Wednesday, 18 November 2009

Charging for news

So we are starting to find out a bit more about News International's plans for charging for news online. Rupert Murdoch's interview with Sky News earlier in the week suggested that he hasn't recently looked at the figures for how much traffic his sites receive from Google. As Google frequently point out when the print media criticise them, it only takes a robot.txt command to exclude content: Murdoch apparently intends to finally take them up on this opportunity to opt out.

On a less confrontational note, Times editor James Harding explained a little bit more to the Society of Editors about how this is going to work for his bit of the Murdoch empire. It seems that the plan goes something like this:

Micropayments are too difficult, and let's face it, too different
to newspaper publishing. Newspapers' business model was based on the scarcity of news. So let's try and recreate it by charging for access to everything published in the previous 24 hours.

My words not his, but that is the general gist of it. However, this is apparently going to "rewrite the economics of newspapers" (Personally I think they were rewritten some time ago....)

A lot of the discussions of Murdoch's print business model though forget that behind all the hype there is a solid basis for increasing revenue. For all the talk about rewriting business models, I don't think anyone at the top end of News Int thinks that they are going to increase print sales over the next ten years. They seem to be doing a better job on online ad revenue: the chart below shows that despite all the pressures on ad budgets over 2009, the Times has maintained its revenue online (figures from Nielsen Media Research, so the increase may be partly due to the improvements in online tracking that Nielsen have made this year).

They have also been increasing UK traffic figures according to the latest comScore stats. To the extent that according to the combined Nielsen/comScore figures, to REPLACE their UK ad revenue would require some £0.17 per UK unique user. Obviously every unique user is not going to pay them: a Forrester report published earlier this week had a figure of 20% (of US internet users) who would be interested in paying for newspaper content. So based on an example of 15% of Times users being signing up to this project (still an extremely ambitious target), News Int would only need £1.14 a month to REPLACE ad revenue. Bear in mind that they aren't going to be stopping running banner ads any time soon, and will certainly be charging media buyers a premium to target subscribers based on user data. And that there will also be a substantial chunk of Times inventory that is outside of the paywall, also running ads to a wider audience. But £1.14 doesn't sound that much if you like reading the Times online: most people spend more than that per day on coffee.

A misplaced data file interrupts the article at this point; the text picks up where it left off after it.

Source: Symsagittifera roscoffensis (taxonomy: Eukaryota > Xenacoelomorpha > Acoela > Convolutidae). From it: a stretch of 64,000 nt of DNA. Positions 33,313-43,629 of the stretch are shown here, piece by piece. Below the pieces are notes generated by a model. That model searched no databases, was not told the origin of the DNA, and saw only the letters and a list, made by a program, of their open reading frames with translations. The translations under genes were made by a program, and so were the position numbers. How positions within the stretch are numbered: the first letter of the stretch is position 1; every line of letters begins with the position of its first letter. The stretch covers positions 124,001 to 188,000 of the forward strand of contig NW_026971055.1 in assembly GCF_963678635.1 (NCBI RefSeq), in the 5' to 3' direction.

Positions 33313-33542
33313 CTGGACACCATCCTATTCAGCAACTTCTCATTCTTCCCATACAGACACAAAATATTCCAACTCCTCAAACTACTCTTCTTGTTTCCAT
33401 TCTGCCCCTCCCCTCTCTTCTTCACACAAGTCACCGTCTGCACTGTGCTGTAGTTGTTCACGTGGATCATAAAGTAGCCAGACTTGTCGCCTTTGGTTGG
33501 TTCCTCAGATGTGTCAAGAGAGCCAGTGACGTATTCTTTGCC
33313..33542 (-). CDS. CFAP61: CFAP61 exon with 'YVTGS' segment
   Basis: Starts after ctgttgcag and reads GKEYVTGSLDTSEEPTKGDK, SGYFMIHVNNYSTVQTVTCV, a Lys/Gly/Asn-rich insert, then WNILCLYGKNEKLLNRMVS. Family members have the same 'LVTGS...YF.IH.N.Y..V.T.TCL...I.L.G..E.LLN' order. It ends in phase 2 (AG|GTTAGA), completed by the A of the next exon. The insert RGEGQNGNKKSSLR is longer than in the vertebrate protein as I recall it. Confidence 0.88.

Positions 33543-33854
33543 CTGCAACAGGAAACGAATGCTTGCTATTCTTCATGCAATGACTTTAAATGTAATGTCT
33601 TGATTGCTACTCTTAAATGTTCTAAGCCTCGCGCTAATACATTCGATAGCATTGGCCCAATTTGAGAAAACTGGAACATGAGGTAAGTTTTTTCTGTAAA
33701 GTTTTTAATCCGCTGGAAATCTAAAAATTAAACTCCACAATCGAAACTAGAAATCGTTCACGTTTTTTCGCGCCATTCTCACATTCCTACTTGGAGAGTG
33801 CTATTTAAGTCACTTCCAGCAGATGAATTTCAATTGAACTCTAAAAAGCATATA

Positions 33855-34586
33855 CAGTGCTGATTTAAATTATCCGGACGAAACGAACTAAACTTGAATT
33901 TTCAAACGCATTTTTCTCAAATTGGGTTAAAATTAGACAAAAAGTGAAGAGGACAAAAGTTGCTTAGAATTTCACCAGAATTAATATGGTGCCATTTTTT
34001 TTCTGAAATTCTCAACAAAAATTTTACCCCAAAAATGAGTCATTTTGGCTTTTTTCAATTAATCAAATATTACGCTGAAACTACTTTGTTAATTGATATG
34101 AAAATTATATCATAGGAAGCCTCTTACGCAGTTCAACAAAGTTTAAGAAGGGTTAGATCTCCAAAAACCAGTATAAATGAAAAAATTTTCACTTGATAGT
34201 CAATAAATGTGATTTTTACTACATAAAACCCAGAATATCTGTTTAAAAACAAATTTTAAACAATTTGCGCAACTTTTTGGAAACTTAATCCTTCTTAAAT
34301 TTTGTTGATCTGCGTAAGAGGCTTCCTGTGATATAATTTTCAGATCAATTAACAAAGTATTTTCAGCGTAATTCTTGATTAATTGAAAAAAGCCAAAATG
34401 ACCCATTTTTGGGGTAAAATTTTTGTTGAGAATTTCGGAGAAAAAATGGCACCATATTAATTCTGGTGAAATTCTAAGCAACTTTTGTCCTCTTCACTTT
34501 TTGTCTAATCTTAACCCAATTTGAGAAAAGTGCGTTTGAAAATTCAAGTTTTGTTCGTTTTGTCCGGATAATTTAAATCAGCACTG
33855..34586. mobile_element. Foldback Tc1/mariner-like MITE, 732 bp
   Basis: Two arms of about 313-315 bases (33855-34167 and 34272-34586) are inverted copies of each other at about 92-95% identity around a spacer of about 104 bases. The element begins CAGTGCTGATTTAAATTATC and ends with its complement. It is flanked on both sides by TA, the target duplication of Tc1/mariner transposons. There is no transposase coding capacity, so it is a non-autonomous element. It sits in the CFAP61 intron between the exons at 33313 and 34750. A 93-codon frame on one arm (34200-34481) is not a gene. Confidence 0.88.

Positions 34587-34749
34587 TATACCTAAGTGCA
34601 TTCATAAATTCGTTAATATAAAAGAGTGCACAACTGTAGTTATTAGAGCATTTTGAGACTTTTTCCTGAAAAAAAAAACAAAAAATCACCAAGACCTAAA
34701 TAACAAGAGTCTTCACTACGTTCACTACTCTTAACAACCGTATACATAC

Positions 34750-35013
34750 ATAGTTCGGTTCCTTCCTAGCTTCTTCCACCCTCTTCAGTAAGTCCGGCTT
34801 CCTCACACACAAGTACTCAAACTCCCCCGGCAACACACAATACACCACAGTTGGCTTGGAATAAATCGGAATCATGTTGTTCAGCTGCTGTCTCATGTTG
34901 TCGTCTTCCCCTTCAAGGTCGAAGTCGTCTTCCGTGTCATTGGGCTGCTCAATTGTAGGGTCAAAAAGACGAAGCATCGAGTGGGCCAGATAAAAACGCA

This doesn't mean that this is a good idea, or that it will secure the future of News Int's media properties. I've written lots of random stuff about what I think might be, but then of course I'm a random blogger and Rupert Murdoch is a media mogul with a track record of leading the market. I think the point I'm trying to make is that this isn't a great crusade to save paid content, it is more a pretty plausible attempt to create a new revenue stream to cover for the lack of ad advertising 2010-2011. Whatever is going to "save news publishing" is something different (probably something that doesn't start off by treating news as a 'once every 24 hours' concept). It might be, as Conde Nast are eagerly anticipating, something that happens on a new size of Apple branded screen. It will certainly demand the sort of radical innovation that established market leaders often find difficult to embrace. But if it is found, News International need to ensure that they are still a leading publisher of news when it happens.


curiouslypersistent said...

James Harding from the Times gave a pretty compelling case on why newspapers need to charge. But, to my mind, there is no clear revenue model that can work. As long as one publisher (whether WSJ, Vanity Fair, Economist, Atlantic) puts in-depth investigative journalism/criticism online for free, it is very difficult for others to charge. Given your subsequent post, perhaps Google can move from aggregating to funding the news??

Graeme Wood said...

Agree about the revenue model: I can't see on that will work, and I don't expect that radical innovation will come from the established players. Murdoch is leading a decline management movement, but the speed it is being talked up by everyone other than the Guardian suggests that no-one is willing or able to lead. Which is why looking to Apple and Google seems obvious.

I think Google do monetize news pretty well at the moment through Adsense. It just isn't at the scale that would replace the scarcity-based business models of big publishers. Politically this seems a bit worrying, as even in cases like Trafigura the groundswell movement was focused on allowing a newspaper to publish the facts.

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